WELLINGTON, New Zealand (AP) — Farmers across New Zealand took to the streets on their tractors Thursday to protest government plans to tax cow belching and other greenhouse gas emissions, though the rallies were smaller than many had expected.
Lobby group Groundswell New Zealand helped organize more than 50 protests in cities across the country, the largest of which involved several dozen vehicles.
The government last week proposed a new farm tax as part of a plan to tackle climate change. The government said it would be a world first and that farmers should be able to recoup costs by charging more for climate products.
Because New Zealand’s agriculture is so large – there are 10 million cattle and dairy cattle and 26 million sheep, compared to just 5 million people – about half of all greenhouse gas emissions come from farms. A particularly large contribution is made by methane from belching cattle.
But some farmers argue that the proposed tax would actually increase global greenhouse gas emissions by shifting agriculture to countries that are less efficient at producing food.
At the protest in Wellington, farmer Dave McCurdy said he was disappointed by the low turnout, but said most farmers were working hard on their farms during a period of beautiful spring weather at a particularly busy time of year.
He said farmers are good stewards of the environment.
“It’s our life, our family’s lives,” he said. “We’re not here to destroy it, we wouldn’t make any money. We love our farms. That’s what annoys us. We’re painted as these bad guys, but many farmers have spent generations taking care of that land.”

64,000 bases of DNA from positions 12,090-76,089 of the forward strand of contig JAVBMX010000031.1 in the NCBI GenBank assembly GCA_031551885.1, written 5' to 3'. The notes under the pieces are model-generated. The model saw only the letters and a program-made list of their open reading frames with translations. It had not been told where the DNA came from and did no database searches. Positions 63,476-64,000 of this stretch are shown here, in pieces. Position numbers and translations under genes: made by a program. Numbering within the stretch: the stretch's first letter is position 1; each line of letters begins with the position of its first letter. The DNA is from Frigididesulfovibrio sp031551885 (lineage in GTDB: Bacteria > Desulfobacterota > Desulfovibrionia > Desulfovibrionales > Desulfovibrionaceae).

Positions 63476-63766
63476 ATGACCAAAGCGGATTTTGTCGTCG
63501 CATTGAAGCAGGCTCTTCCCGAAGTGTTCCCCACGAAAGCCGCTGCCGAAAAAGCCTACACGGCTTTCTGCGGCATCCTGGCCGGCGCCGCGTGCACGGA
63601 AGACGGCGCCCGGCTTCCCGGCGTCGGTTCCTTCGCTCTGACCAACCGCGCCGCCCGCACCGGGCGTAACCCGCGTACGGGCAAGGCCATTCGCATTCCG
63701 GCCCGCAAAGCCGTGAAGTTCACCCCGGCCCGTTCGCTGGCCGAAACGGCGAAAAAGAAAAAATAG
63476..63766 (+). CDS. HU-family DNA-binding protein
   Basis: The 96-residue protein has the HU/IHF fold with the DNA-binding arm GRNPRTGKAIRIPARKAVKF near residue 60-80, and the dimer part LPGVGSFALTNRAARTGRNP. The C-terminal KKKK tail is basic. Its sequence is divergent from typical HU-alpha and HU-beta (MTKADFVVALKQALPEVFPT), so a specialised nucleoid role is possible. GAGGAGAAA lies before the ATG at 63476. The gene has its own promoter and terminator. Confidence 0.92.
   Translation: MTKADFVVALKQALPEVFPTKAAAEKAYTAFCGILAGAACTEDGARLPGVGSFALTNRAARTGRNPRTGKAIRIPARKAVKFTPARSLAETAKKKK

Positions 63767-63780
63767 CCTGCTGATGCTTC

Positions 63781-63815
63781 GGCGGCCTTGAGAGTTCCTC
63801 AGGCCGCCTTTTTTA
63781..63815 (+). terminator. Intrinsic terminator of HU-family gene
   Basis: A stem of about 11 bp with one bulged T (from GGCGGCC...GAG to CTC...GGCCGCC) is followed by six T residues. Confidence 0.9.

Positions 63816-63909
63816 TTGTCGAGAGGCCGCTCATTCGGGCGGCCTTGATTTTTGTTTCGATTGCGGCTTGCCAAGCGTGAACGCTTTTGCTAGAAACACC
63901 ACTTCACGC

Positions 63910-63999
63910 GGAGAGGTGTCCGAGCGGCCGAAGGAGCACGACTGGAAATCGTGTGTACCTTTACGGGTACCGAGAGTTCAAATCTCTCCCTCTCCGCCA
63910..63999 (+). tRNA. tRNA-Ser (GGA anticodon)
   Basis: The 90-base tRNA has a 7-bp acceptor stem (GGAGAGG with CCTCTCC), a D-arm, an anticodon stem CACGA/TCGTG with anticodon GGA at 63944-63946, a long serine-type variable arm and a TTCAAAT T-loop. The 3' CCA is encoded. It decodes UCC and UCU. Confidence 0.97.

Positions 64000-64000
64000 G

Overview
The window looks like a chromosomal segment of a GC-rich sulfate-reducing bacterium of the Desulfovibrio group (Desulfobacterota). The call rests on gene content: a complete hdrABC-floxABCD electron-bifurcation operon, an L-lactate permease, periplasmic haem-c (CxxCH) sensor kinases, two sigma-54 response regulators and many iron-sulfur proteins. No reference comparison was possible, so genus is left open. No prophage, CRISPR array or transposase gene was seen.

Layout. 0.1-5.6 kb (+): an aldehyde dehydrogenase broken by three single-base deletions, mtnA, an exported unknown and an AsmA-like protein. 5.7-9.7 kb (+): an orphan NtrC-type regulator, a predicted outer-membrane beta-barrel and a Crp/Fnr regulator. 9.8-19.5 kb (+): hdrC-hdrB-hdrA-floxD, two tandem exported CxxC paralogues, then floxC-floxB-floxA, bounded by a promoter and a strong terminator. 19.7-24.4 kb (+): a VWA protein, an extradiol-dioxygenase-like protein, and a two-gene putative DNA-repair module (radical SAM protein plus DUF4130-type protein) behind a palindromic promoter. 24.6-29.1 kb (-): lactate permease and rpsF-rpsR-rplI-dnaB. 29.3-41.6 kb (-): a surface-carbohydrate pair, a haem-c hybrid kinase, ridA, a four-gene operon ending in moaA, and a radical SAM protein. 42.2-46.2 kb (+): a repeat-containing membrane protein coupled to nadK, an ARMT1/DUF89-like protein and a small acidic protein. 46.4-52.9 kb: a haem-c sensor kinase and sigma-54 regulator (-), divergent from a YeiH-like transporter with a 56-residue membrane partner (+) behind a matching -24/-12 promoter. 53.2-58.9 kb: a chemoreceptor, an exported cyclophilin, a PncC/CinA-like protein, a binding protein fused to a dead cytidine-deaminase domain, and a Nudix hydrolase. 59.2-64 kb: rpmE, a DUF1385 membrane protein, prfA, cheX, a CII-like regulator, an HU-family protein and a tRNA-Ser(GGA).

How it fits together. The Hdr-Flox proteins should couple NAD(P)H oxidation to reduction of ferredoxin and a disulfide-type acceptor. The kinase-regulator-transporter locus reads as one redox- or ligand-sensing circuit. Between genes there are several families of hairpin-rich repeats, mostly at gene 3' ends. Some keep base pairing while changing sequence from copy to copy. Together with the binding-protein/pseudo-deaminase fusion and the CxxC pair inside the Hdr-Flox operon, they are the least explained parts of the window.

He said the proposed tax did not take into account all the trees and shrubs he and other farmers planted, which helped sequester carbon and offset emissions. He said it would be disastrous for many farmers if the proposed tax and herd cuts were disastrous.
“I’m out,” he said. “Waste of time.”
Agriculture remains vital to New Zealand’s economy. Dairy products, including those used to make infant formula in China, are the country’s largest exporter.
McCurdy said farmers almost single-handedly kept the economy afloat during the COVID-19 lockdown, and now that the threat has passed and a recession is looming, the government is coming after them.
New Zealand Prime Minister Jacinda Ardern has pledged to make the nation carbon neutral by 2050. Part of that plan includes reducing methane emissions from domestic animals by 10% by 2030 and up to 47% by 2050.
The government worked with farmers and other groups to try to come up with an emissions plan that everyone could live with. But many farmers were angered by the government’s final proposal, while environmentalists say it doesn’t go nearly far enough.
Farmer Matt Swansson said he had “been encouraged” by the government and would consider refusing to pay the new tax.
He said that on nice evenings on his farm, he thinks he has the best job in the world.
“But when it rains, it rains, and you come home and listen to the news,” Swansson said. “Why bother?”